The Basel School of Design is known for its modernist design pedagogy in the mid 20th Century. It is also known that the same Institute has embraced digital technology critically, since it had the potential to become relevant for visual communication in the mid 1980es. Since then, analogue and digital aspects of visual communication have been further developed with a process-oriented, critical and experimental focus, in the educational programs, in research projects and in applied commissions. Along with the term Visual Communication came the request for a reflected practice and an education preparing the students for it. Digital technology has been described since the observation of the Iconic Turn, in the mid 1990es, as the cause for the need to advance the knowledge of how images generate meaning due to the broad dissemination of digital consumer products with a visual focus. In order to contribute to “the reflected visual communicator”, we have developed our research focus in the context of applied image research. With this approach, using the designer’s ability to create visual variations as a starting point of an inquiry, we have overcome the modernist idea of an objective message and replaced it with the goal to differentiate our understanding of how a visual message creates meaning in a specific context.

Considering the above-described challenges, our program also provides the option to delve into an advanced exploration of cutting-edge digital technology, such as deep learning, virtual and augmented reality, UX/UI, generative design, data visualization and time-based media.

Our faculty: Theodore Davis (Generative Design), Ludwig Zeller (Deep Learning), Dirk Koy (Digital Animation), Lena Frei (Immersive Simulations), Tena Kelemen (3D Simulations and Environments), Thomas Bircher (UX/UI), Kambiz Shafei (AR/VR/Digital Photography), Fabian Kempter and Jonas Schaffter (Video Animation/Documentation/Narration), Marianna Meier (Szenography), as well as invited guest lecturers have extensive experience in specific aspect of the Digital Communication Environments. Claire Reymond, Susanne Käser (CIEL Lab), Sandra Bischler (Future History Lab), Mathias Remmele, Dr. Paloma Lopez, Dr. Arno Schubbach and Dr. Invar Hollaus, are teaching courses related to histories, theories and diverse research methodologies in the MA program. Jinsu Ahn, Prof. Marion Fink and Prof. Philipp Stamm are focusing on the typographic aspects of Visual Communication. Annik Troxler, Leander Eisenmann, Viola Diehl, Jiri Oplatec and Mischa Leiner approach visual communication form the side of the image. Thomas Ferraro and Benedikt Jäggi are running the AnDiCo Lab and develop cutting edge projects such as the Roche Tower Light Projections.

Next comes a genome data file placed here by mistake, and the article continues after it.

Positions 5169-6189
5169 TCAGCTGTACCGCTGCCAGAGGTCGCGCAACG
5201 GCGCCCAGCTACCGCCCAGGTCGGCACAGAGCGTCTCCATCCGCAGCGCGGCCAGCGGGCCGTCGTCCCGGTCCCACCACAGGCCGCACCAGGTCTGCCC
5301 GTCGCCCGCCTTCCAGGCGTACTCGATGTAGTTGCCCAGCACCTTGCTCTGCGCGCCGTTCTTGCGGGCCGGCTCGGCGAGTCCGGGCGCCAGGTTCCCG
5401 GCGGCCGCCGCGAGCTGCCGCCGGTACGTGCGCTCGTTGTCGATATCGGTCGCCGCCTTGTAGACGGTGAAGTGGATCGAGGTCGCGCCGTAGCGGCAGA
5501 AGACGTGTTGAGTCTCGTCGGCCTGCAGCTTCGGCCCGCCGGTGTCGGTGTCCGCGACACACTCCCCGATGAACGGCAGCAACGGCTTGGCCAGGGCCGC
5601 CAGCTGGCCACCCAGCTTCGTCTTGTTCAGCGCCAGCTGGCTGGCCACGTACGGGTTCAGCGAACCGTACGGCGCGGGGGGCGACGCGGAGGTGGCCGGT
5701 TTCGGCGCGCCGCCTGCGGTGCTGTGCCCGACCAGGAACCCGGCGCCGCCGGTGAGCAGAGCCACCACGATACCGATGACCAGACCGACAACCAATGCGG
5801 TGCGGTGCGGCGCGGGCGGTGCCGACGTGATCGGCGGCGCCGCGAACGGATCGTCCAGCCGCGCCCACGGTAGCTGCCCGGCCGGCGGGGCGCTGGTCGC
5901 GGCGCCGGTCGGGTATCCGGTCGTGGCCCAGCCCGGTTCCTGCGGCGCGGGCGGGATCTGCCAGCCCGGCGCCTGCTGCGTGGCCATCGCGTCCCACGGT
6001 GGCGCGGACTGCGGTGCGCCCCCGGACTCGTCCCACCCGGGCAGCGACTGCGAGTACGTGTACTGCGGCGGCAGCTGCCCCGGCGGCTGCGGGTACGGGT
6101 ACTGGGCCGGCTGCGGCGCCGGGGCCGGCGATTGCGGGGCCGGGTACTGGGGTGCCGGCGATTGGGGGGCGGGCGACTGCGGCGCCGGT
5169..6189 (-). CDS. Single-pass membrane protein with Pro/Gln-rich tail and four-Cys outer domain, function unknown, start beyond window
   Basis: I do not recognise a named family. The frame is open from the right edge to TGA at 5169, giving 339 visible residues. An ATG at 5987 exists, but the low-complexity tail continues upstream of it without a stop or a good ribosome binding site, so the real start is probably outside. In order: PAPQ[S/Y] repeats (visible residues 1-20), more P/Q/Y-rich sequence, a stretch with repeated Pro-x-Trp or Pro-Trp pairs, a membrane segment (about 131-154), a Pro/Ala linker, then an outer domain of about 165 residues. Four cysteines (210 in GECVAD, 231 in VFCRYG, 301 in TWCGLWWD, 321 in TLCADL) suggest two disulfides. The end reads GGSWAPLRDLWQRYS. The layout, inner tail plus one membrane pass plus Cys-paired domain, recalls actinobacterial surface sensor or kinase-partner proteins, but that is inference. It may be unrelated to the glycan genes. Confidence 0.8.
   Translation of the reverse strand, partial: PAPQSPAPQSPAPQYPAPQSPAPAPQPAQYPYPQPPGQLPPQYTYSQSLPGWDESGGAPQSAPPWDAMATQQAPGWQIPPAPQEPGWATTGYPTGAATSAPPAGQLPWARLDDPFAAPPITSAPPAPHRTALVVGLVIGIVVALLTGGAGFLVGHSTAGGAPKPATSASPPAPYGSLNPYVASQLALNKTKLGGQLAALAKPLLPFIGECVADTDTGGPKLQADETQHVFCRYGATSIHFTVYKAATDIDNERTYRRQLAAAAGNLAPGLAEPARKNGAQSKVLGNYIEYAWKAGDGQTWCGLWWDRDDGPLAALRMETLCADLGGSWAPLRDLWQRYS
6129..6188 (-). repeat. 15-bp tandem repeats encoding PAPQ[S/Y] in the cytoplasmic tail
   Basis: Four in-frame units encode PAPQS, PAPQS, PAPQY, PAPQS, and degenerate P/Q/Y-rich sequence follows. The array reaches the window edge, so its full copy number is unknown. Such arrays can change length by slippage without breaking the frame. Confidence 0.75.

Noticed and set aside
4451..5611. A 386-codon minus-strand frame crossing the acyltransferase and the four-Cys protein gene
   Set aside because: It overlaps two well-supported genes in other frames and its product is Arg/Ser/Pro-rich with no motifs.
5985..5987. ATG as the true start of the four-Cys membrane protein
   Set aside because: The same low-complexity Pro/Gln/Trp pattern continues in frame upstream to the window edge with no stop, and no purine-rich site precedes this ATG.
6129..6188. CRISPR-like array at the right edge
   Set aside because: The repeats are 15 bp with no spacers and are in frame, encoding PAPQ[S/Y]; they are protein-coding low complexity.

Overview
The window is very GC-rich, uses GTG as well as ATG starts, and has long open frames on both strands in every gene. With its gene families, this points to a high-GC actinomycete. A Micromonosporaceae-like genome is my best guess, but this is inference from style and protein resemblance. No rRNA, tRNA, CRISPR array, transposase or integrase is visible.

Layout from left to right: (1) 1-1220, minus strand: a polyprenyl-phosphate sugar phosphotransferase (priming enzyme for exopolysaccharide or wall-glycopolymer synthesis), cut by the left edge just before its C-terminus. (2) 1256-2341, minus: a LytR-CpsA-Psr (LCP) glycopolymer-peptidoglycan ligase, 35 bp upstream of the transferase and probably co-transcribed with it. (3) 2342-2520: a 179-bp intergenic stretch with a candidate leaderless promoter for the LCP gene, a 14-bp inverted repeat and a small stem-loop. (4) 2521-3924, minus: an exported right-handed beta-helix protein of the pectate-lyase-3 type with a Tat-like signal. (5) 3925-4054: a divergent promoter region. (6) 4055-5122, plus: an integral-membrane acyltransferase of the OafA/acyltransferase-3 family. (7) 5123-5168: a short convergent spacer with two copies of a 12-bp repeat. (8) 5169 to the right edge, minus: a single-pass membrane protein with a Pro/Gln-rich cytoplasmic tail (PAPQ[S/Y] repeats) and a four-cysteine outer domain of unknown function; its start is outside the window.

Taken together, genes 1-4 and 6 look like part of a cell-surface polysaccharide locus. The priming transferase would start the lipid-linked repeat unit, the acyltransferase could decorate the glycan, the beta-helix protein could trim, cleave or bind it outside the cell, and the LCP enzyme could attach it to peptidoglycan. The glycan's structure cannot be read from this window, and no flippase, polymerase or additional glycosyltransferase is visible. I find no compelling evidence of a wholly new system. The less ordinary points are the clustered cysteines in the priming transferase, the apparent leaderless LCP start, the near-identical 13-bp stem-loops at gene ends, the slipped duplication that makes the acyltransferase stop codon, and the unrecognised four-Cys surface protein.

In addition, we offer a unique environment for our students. The State-of-the-Art workshops are accessible to realize complex projects from rapid prototyping to silk screen printing. Each student has an individual desk in a studio space accessible 24h/day.

With best regards, Prof. Michael Renner, Head of the Institute Digital Communication Environments, info.idce.hgk [​at​] fhnw.ch.

Thank you!